Tuesday, October 19, 2010

Cancer in Mummies





I hate to be too picky on the validity of the thesis, but ancient economies are still rather extant and a modicum of statistical work will shake out the truth when a handful of mummies could well mislead.  Besides we have the mummies from South America to also review.

I think the big issue is simply lifespan.  Cancer falls on its victims in their seventh decade at best if smoking and obesity are eliminated.  Outside the modern era, death came from infection.  Fifty percent of those killed in South America died from pneumonia before age fifty.

Also in the seventeenth century Europe, doctors began to use autopsy to determine cause of death and reporting changed and the modern era arrived.  And yes that is when the joys of smoking were introduced.

This means other thesis needs to be eliminated before we accept this one.  The wealthy first indulged and the wealthy are the ones who got a semblance of medical care.  Today we are been caught by our extended lifespan which is allowing cancer to emerge as a killer in formally rare situations.

In short, no smoking, a reasonably healthy life style however primitive, will avoid cancer to the age of fifty and beyond.  It is the late middle age cohort who is then at risk and then only occasionally.  Without modern medicine, few made it there.

Egyptian mummies prove cancer is 'man-made'


Cancer is the bane of the modern world. It kills millions of people annually. Yet the strange fact is, that there is almost no trace of the insidious killer among the remains of ancient peoples.

This incredible epiphany rocked researchers on their heels. Ancient people simply didn't die from any cancer-related disease.

During an interview with a UK paper, Professor Michael Zimmerman stated, "'In an ancient society lacking surgical intervention, evidence of cancer should remain in all cases."

Yet the evidence gleaned from mummies and investigations into the causes of individual’s deaths revealed case after case where no cancer could  be found.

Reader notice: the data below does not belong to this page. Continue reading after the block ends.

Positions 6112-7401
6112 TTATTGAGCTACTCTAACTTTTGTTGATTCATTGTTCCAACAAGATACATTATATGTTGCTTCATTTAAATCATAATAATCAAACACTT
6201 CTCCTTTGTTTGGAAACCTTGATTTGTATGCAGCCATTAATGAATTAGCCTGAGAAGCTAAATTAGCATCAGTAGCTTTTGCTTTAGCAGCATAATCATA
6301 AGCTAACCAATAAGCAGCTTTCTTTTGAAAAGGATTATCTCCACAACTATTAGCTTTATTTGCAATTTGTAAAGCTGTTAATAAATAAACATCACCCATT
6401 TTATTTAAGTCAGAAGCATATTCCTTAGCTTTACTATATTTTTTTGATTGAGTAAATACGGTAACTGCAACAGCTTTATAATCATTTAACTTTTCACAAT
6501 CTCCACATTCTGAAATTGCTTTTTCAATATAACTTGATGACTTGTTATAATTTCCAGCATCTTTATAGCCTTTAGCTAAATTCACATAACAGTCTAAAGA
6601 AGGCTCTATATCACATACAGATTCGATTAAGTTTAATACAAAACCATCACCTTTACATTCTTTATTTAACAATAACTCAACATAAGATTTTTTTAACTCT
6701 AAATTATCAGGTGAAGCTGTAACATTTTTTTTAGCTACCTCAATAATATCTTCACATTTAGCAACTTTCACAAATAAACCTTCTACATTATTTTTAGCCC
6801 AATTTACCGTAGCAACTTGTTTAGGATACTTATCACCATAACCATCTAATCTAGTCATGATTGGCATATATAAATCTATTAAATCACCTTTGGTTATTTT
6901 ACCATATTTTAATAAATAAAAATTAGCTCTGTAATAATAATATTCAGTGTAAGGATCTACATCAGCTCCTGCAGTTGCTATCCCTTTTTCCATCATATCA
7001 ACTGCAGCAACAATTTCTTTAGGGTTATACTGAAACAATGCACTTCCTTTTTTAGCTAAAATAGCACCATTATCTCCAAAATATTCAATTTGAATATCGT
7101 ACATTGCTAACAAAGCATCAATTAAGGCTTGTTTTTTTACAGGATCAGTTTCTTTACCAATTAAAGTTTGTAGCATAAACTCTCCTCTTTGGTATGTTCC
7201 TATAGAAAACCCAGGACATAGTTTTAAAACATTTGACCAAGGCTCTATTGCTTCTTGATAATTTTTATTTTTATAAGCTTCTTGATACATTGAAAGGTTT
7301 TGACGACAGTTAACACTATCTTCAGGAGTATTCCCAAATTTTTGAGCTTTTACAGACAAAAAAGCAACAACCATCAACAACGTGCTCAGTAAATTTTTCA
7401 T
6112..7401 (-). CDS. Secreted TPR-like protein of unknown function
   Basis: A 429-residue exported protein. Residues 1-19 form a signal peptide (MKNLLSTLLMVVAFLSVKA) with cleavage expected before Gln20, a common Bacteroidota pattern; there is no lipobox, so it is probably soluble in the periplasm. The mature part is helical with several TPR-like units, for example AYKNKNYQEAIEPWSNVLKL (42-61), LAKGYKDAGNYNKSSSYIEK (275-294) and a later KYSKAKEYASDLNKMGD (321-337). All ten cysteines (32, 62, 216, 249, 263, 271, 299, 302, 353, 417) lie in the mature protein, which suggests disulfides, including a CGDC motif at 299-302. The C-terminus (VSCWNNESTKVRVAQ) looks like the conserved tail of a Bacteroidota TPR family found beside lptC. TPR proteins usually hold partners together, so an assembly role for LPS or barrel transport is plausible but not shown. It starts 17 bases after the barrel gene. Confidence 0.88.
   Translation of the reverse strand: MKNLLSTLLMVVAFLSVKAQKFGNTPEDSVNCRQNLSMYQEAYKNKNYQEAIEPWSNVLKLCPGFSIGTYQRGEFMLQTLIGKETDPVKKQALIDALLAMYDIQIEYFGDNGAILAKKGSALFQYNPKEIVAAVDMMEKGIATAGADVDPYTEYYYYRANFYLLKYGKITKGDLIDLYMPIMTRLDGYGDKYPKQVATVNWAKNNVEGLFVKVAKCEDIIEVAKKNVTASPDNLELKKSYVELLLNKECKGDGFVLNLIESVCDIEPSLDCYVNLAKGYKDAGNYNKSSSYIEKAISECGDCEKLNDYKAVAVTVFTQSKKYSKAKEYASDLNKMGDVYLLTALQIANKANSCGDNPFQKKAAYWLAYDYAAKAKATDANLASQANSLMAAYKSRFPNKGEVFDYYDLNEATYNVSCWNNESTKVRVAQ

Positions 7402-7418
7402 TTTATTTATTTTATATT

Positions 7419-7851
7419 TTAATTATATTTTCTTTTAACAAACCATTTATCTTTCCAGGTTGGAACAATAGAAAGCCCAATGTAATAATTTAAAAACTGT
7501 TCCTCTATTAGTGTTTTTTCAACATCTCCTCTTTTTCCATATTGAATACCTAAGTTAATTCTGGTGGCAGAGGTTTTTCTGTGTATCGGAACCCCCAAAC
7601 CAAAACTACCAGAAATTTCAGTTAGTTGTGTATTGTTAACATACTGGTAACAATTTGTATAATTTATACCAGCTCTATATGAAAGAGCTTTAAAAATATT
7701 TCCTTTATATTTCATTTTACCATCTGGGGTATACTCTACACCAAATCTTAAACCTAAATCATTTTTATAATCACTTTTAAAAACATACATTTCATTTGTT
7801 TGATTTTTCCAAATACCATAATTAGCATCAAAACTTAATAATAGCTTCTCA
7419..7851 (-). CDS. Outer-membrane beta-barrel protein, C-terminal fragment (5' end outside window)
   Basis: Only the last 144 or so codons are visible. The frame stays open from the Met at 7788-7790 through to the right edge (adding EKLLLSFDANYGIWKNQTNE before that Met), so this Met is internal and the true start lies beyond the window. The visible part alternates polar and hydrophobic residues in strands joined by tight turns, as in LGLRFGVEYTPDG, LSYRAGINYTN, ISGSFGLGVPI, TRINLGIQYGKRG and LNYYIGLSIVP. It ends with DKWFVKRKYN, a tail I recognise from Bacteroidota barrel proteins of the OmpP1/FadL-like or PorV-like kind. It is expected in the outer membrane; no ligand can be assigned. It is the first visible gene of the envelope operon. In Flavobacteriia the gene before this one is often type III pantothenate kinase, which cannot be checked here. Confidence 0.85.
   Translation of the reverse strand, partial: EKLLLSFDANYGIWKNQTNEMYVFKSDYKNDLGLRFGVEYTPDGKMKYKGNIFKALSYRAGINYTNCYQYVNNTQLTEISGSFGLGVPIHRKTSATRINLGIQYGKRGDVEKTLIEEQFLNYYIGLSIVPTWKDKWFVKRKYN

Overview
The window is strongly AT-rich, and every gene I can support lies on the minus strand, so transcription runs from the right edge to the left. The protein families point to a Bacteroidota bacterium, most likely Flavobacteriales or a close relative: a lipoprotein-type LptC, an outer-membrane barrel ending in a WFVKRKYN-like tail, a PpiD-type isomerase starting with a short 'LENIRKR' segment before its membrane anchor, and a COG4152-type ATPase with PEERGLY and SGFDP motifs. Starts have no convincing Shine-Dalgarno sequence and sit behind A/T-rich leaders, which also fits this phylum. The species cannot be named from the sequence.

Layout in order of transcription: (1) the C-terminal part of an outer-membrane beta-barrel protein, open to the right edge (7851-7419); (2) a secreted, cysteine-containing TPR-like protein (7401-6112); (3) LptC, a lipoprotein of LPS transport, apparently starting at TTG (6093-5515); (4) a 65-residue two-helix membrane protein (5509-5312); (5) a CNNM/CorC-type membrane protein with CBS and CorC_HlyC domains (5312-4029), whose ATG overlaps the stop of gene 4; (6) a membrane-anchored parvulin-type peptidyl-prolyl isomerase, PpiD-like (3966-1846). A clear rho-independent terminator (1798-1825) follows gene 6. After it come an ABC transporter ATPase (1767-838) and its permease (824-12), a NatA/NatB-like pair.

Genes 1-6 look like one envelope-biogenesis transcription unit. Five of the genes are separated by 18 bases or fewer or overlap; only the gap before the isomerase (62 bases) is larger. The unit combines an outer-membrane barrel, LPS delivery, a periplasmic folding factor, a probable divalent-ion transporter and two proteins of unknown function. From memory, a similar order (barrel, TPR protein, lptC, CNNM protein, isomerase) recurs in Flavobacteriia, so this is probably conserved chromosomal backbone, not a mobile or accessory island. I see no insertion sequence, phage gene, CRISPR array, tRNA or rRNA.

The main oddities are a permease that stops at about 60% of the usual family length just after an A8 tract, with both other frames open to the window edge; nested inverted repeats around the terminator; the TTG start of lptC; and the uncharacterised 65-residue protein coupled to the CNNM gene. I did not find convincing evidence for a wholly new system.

"The virtual absence of malignancies in mummies," Zimmerman emphasized, "must be interpreted as indicating their rarity in antiquity, indicating that cancer-causing factors are limited to societies affected by modern industrialization."

For some years many cancer experts have contended that the modern-day malady must have its roots in the modern-day lifestyle, particularly that of the Western culture. The mute mummies have actually communicated a lot: their bodies' lack of cancers and tumors underscore many researcher's suspicions and tends to support their theories.

Not content to let physical evidence alone prove the case that cancer is man-made, Zimmerman and an associate, Rosalie David, poured through ancient literature, classical medical writings and investigated fossil records likely to contain the tell-tale signs of encroaching carcinoma.

They came up empty handed.

A previous study of thousands of bones from the remains of Neanderthals also failed to turn up evidence of any cancers. According to the study, only one Neanderthal may have been afflicted with cancer, and even that is not proven.

Although the ancient Greeks were the first to write of diseases that today would be identified as forms of cancer, the condition was exceedingly rare. It was not until the middle of the 17th Century that medical texts began defining the disease which had suddenly become more prevalent.

Zimmerman asserts that his research shows that distinctive tumors, carcinomas and cancerous lesions only began to be seen about 200 years ago. That falls in line with the beginning of the Industrial Revolution and the introduction of pollutants into the air and water and the addition of chemicals with artificial processing of of foods to preserve them longer than traditional methods of salting, smoking or drying.

Zimmerman's colleague, Professor David, spoke at a conference in early 2010. During her presentation she stated that, "In industrialized societies, cancer is second only to cardiovascular disease as a cause of death. But in ancient times, it was extremely rare.

"There is nothing in the natural environment that can cause cancer," she noted. "So it has to be a man-made disease, down to pollution and changes to our diet and lifestyle."

Perhaps all this new evidence should make the US FDA reconsider artificial sweeteners, binders, and preservatives not to mention irradiated food, genetically engineered crops and animals and the newly approved cloning?

1 comment:

Factotum said...

Addressing the introduction by the author: Well duh. Up until age 40 only about 10% of todays population ever get cancer. But 200 years ago, most people were dead by age 40 (Not 50), and until about 60 years ago most people died of diseases which hardly exist in the modern world or accident.

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